Wednesday, November 17, 2010

The Catfood Commission's Dark Vision For Our Country Isn't Inevitable


When Obama decided to create what Digby dubbed the Cat Food Commission he solicited nominations from all the usual suspects. I'm sure he was very relieved that Boehner gave him his favorite Wall Street shill, Paul Ryan who, like Obama-- and their mutual campaign donors-- isn't in the "sanctity of Social Security" camp. On the other hand, Pelosi's nomination of longtime Obama ally Jan Schakowsky, an intrepid fighter for ordinary working families, could have only been viewed as potential trouble brewing. And yesterday that trouble manifested itself in the form of an alternative proposal to the reeking pile of garbage released last week by Obama's two handpicked chairmen, conservative Republican Alan Simpson and conservative MorganStanley board member Erskine Bowles.

Unlike conservatives and reactionaries, Schakowsky is seeking to reduce the deficit without further breaking the back of the middle class-- and without continuing the trend of redistributing the nation's wealth upward and concentrating it in the hands of fewer and fewer ultra-wealthy families, something most Democratic voters who supported Obama were certain he would also favor. The realization that that isn't part of Obama's agenda is probably what kept Democrats and Democratic-leaning independents home of November 2-- and what threatens to make Obama a one-term president. Schakowsky's plan is meant to re-balance the budget, as though Bush and the Republicans had never put it in such dire straights between 2000 and 2008, by 2015 and her plan includes another $200 billion worth of desperately needed stimulus spending for unemployment insurance extensions and aid to states.

Her plan reads like a progressive manifesto for governing on behalf of ordinary working families rather than on behalf of a plutocracy and includes adding a public option to the health care reform bill and allowing Medicare to negotiate drug prices-- two fixes that will save the government over $17 billion. She's aiming at cutting $8.55 billion in non-defense discretionary spending and $110 billion from the Pentagon. and she would close lots and lots of corporate loopholes by which American corporations pay less tax than corporations in almost any other developed economy in the world. Her plan eliminates the grossly unfair Social Security payroll tax cap on the employer side and would tax dividends and capital gains as ordinary income.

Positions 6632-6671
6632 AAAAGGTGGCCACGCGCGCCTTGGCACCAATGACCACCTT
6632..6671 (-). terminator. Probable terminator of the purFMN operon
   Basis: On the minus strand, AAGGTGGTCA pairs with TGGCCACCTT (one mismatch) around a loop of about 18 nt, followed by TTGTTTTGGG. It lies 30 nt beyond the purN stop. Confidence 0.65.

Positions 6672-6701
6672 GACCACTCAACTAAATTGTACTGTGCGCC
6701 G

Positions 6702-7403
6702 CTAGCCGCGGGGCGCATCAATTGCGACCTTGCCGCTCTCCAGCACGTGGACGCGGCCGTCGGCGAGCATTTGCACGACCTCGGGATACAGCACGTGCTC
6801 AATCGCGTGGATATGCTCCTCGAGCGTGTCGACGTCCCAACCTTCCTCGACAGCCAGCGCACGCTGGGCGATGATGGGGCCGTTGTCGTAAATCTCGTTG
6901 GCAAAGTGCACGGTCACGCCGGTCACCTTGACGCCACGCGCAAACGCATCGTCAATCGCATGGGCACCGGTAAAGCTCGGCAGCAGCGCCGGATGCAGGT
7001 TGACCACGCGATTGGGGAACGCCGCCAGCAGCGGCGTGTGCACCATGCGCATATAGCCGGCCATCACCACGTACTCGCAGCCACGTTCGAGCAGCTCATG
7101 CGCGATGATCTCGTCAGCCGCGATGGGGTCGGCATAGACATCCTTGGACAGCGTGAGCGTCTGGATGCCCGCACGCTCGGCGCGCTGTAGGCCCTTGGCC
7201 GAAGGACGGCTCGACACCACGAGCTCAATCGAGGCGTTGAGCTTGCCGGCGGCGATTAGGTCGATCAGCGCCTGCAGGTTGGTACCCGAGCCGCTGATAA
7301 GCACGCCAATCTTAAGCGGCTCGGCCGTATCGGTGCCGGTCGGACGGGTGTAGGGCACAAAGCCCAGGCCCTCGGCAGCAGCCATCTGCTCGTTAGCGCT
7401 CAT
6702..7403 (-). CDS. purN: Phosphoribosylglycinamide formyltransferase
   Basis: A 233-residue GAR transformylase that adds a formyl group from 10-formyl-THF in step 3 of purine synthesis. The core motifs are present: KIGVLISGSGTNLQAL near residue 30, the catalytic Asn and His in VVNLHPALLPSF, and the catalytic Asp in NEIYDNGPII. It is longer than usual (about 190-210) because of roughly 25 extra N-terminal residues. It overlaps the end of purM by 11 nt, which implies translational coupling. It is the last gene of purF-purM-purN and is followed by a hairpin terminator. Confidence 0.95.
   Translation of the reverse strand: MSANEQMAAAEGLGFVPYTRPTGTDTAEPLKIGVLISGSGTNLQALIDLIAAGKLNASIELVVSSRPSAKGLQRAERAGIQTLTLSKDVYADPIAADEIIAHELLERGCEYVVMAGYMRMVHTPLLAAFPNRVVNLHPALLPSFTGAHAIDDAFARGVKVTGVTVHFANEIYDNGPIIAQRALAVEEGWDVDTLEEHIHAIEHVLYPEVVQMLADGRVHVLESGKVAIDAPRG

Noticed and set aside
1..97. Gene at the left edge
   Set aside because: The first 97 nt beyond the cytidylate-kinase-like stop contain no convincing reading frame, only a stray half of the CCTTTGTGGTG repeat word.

Last week Bernie Sanders also put out a statement trying to spark a progressive alternative to the Catfood Commission:
“Everyone agrees that over the long-term we have got to reduce the record-breaking $13.7 trillion national debt and unsustainable federal deficit,” Sanders said, but he stressed that deficits mushroomed in recent years because of two unpaid wars, tax breaks for the wealthy, a Medicare prescription drug bill written by the pharmaceutical industry, and the Wall Street bailout. “The national debt is a very serious issue and we’ve got to tackle it but we can do it without balancing the budget on the backs of the middle class.”

Sanders, in a letter, invited progressive activists and economists to meet next week to develop a progressive plan to reduce the deficit. “We all know that there are a number of fair ways to reduce deficits without harming the middle class and those who have already lost their jobs, homes, life savings and ability to send their kids to college.  The time has come to put these proposals into a package so that a fair and progressive deficit reduction plan will become part of the national discussion,” he said.
Sanders’ own deficit reduction proposals include ending Bush-era tax breaks for the wealthiest Americans. He also favors ending expensive and outdated Cold War-era Pentagon programs and has proposed elimination of tax credits for big oil companies that have amassed the fattest profits in history.

Raúl Grijalva was one of the progressives in Congress to step right up and back Schakowsky's proposal, which, he points out, would reduce the national debt by $427.5 billion in 2015, surpassing the $250 billion target President Obama gave the Commission when it began its work. “From large elements to small, this plan is a vast improvement over the Bowles-Simpson proposal and represents a more thoughtful approach to debt reduction,” Grijalva said. “Our middle and lower class families did not cause our current budget shortfalls-- they were largely caused by the avoidable housing crisis, by irresponsible Bush-era wars paid for with borrowed money, and by unnecessary tax cuts for the wealthiest earners. Rep. Schakowsky’s plan reflects the fact that, as she has said so often, the sacrifices of the past several years have all been made by the middle class. It’s time we stopped telling these hard-working families to tighten their belts again for the sake of another millionaire tax cut. We need to bring our taxing and spending in line with reality, and her proposal is a big step in the right direction.”

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